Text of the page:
Monday, May 2, 2011

'Just lucky, I guess'

Why would somebody go to college for seven years, get a law degree and then advocate for people with disabilities.

"I guess the best answer is the punch line to the old joke: “Just lucky, I guess.”

That's Disability Rights Montana lawyer Tom Dooling's answer.

"First," he writes in the Spring issue of Apostrophe magazine (page 63), "I don’t think we should have to have advocates: people with disabilities shouldn’t have to have specially trained professionals to guarantee their rights.

"Instead, people with disabilities should be accepted and accorded all the rights and benefits of any other member of society, including the right to eat too many chocolate chip cookies and suffer a stomachache as a result.

"Instead – and we advocates are as guilty as anyone else – assume that people with disabilities need someone else to do for them what they can’t do for themselves. I have worked with folks who do a marvelous job of sticking up for their own rights – and bear cheerfully the consequences (i.e., “punishment”) they receive more often than not for doing so.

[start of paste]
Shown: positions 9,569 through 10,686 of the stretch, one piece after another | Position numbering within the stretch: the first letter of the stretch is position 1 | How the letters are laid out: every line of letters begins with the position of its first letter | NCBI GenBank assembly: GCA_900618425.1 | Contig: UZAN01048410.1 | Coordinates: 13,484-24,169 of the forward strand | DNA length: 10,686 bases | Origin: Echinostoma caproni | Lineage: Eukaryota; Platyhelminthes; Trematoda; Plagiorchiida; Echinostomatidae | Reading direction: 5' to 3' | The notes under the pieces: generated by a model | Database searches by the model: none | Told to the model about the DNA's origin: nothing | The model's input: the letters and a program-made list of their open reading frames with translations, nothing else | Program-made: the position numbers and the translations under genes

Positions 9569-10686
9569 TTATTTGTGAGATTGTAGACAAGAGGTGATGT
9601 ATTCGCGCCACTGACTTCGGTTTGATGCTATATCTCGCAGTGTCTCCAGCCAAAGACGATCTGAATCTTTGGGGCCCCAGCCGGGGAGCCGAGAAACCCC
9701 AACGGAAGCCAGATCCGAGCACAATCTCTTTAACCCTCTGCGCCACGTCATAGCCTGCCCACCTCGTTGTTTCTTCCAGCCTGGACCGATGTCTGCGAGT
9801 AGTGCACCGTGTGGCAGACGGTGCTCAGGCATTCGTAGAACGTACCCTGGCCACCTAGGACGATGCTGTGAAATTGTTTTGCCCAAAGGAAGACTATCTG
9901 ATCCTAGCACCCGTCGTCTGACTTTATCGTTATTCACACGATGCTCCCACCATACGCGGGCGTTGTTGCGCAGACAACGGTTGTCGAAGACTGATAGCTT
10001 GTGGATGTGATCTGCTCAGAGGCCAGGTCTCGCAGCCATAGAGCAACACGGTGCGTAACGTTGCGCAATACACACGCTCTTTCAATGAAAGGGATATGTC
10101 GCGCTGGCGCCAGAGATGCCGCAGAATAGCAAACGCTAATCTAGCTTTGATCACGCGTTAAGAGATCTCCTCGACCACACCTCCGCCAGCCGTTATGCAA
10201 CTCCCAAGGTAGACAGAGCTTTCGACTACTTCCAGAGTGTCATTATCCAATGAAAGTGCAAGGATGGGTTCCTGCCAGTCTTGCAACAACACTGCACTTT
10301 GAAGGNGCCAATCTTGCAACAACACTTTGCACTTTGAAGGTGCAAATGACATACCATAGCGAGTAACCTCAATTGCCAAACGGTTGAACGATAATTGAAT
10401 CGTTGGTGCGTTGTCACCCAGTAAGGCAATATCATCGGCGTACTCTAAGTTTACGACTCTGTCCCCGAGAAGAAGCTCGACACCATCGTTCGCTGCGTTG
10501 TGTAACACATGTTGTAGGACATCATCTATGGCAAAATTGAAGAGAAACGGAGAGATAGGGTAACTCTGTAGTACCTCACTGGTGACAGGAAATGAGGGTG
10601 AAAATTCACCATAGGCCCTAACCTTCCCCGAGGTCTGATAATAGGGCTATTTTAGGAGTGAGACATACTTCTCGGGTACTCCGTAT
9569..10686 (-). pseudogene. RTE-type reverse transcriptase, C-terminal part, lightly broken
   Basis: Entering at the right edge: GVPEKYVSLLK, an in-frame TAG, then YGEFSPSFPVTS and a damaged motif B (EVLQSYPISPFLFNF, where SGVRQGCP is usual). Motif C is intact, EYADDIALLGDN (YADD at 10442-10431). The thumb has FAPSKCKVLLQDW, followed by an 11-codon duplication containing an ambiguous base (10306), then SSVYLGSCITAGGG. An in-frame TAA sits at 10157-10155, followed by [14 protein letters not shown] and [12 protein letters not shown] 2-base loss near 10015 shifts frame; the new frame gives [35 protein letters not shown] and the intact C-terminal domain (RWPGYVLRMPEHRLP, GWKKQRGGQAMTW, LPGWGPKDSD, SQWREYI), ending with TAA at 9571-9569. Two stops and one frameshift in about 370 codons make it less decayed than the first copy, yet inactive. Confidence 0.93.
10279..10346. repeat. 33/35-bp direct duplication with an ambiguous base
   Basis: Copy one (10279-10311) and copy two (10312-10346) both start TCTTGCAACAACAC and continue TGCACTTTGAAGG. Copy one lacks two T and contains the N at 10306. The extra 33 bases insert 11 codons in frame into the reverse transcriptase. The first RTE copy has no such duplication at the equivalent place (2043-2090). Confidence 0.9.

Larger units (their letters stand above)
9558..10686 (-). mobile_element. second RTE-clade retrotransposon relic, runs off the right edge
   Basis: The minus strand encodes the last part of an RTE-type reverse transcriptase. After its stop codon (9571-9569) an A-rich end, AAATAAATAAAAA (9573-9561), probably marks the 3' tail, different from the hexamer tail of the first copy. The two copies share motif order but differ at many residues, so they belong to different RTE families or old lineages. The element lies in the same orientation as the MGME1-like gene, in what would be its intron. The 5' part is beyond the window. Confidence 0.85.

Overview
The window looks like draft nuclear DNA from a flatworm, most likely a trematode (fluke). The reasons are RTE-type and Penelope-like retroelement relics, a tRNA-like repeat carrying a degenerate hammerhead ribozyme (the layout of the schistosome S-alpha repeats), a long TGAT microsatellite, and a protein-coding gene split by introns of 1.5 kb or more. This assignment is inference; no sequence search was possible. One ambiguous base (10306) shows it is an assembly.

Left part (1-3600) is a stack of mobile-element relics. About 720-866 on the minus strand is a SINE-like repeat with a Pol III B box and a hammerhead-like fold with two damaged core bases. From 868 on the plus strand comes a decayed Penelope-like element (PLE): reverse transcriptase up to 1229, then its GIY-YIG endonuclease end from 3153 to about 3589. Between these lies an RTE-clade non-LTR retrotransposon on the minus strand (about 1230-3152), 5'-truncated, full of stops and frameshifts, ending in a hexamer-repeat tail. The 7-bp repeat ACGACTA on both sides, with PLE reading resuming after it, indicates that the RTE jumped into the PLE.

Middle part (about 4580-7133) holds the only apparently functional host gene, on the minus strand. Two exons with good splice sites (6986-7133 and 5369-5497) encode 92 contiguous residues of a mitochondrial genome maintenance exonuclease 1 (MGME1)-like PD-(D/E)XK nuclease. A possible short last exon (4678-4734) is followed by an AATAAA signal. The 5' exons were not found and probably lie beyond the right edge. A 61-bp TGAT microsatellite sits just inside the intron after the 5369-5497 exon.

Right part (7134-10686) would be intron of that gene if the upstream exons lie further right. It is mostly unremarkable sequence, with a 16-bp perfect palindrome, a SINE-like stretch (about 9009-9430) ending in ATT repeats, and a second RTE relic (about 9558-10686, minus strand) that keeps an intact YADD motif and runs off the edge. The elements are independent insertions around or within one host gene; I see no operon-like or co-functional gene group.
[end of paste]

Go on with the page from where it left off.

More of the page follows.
There will come a time when disability rights advocates will be just about as necessary as blacksmiths, but that time hasn’t come yet. We now broadly recognize the civil rights of some members of our society who were being shunned and segregated in the 1960s.

It has taken a lot of advocacy, a lot of pressure and a lot of changes in the law to turn our society’s view around. Many of the people who helped make those changes were lawyers who stood at the side of people who were unpopular and disliked, who advocated, marched, demonstrated, litigated and refused to shut up."

Read more of Dooling's columns here.

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